York Labour Women’s Forum are campaigning for City of York Council to ensure that all their service suppliers’ workers are paid the Living Wage. Recent press coverage including the UN Special Rapporteur’s initial findings on poverty in the UK and the Joseph Rowntree Foundation’s report UK Poverty 2018 have brought urgent and timely attention to the issues surrounding relative and in work poverty and their disproportionate effects on women.
The campaign will involve street stalls and door knocking sessions, as well as a petition calling on City of York Council to fully live up to it’s commitment as an accredited Living Wage employer. Members wishing to sign the petition can find it here: www.change.org/p/city-of-york-council-pay-the-living-wage
The real Living Wage is £9 per hour for areas outside London for 2018-2019. It is calculated annually by the Resolution Foundation and overseen by the Living Wage Commission and is based on true UK living costs. The government’s ‘national living wage’ is not calculated according to the costs workers and their families need to live. You can find out more about it here,
The report by the Joseph Rowntree Foundation found that over 14 million people in Britain are currently living below the poverty line, 8 million of them in families where at least one person is in work. 4.1 million children are currently living in poverty. York is not immune to these problems.
Rachel Melly, prospective Labour council candidate for Holgate said: “York is a beautiful and historic place with a lot to be proud of. But it is a high cost, low wage and insecure work city. Too many working people are trapped in a struggle to make ends meet, and many working families can’t afford to pay basic living costs. Currently in York, 6,346 children are living in poverty, most of these in working households. York Foodbank handed out 3,379 emergency food supplies last year.”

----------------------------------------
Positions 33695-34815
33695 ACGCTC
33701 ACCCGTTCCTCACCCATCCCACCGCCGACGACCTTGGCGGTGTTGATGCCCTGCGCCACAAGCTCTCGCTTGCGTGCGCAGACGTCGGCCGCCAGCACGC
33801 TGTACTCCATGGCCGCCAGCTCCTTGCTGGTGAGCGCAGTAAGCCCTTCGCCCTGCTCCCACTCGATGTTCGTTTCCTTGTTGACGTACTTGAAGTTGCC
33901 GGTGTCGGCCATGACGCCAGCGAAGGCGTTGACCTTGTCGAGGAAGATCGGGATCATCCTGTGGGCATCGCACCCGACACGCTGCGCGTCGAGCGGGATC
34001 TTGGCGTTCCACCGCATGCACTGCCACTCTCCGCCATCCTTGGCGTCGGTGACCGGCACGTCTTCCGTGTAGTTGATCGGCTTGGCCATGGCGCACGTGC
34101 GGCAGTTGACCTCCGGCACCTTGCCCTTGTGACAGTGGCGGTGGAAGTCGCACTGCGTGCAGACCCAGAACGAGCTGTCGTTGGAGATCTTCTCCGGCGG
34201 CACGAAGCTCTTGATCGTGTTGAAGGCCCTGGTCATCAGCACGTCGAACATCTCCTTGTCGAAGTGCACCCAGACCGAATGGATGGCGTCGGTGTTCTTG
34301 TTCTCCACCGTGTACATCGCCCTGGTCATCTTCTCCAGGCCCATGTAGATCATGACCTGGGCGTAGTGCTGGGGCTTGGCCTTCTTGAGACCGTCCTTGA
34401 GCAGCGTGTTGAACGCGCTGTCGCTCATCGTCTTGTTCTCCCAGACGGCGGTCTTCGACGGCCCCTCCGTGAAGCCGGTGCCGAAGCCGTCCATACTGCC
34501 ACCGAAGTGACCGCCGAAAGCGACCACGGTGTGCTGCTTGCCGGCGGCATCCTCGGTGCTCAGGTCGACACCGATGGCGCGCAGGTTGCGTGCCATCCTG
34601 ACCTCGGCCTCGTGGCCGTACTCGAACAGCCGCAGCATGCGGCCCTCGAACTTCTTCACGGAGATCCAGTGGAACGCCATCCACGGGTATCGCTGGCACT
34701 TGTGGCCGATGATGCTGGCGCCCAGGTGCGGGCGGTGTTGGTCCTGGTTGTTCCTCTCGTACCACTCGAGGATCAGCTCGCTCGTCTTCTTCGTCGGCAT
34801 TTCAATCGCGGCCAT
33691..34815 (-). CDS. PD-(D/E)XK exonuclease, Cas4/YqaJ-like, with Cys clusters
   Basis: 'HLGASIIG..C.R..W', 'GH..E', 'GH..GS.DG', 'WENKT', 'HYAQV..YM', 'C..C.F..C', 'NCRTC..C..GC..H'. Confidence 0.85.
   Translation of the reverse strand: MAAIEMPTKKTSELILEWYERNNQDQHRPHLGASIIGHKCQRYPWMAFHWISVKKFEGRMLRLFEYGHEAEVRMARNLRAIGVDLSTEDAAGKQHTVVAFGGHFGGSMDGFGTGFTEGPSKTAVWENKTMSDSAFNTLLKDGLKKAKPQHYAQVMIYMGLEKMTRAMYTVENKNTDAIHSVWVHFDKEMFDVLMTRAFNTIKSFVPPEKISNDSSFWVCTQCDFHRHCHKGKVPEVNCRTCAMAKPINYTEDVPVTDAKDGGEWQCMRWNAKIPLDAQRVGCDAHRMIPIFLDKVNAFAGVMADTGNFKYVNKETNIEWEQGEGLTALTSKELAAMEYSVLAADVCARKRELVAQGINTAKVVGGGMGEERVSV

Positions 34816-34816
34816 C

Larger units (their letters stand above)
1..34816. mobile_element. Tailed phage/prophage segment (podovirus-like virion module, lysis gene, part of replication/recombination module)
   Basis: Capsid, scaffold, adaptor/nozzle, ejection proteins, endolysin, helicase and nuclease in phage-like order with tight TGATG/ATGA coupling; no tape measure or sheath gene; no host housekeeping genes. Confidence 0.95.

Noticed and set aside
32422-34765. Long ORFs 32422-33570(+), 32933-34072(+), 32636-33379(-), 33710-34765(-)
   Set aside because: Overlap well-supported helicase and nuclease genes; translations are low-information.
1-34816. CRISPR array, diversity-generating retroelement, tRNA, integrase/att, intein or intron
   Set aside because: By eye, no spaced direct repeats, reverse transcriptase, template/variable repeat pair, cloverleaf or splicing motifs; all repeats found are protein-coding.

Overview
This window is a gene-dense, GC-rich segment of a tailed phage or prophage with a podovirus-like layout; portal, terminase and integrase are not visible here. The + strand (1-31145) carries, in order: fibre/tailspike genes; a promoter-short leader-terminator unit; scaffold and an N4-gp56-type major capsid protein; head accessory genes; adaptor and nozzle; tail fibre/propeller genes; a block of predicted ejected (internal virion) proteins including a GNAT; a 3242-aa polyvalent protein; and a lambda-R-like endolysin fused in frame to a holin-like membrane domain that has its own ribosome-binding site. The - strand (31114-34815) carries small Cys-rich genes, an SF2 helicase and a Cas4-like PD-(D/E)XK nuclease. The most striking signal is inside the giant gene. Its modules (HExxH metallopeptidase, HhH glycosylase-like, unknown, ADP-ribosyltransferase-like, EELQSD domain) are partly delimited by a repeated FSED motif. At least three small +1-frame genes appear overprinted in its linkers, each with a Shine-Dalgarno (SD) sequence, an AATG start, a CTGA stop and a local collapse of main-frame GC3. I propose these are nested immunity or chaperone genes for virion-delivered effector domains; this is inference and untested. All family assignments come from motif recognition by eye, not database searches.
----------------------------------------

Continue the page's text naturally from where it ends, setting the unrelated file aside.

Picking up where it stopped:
Prospective Hull Road candidate Aisling Musson added: “The most effective way of lifting families out of poverty is by putting money in their pockets by paying a wage that reflects how much it costs to cover their basic living costs. Low wages predominantly affect single parents in part time service-based work, 90% of these workers are women. York has a high percentage of jobs in this category.”
As part of its accreditation as a Living Wage employer, City of York Council (CYC) is committed to paying all its directly employed workers the real Living Wage, and has been doing this since 2013. The second part of the accreditation commits CYC to implementing a plan to make sure all its service suppliers also pay their workers the Living Wage. This part of the commitment has not been fully implemented. This would make a big difference to the income of York people working in the care sector, in our schools, and in cleaning services. Women are the predominant group of workers in these services jobs.
As well as calling on the council to live up to its commitment to ensure that all its service suppliers pay their workers the real Living Wage, York Labour Women’s Forum are also calling on them to encourage as many York employers as possible to commit to paying the Living Wage and/or becoming accredited Living Wage employers themselves
To get involved in the campaign, or to find out more, please contact Claire Douglas at firstname.lastname@example.org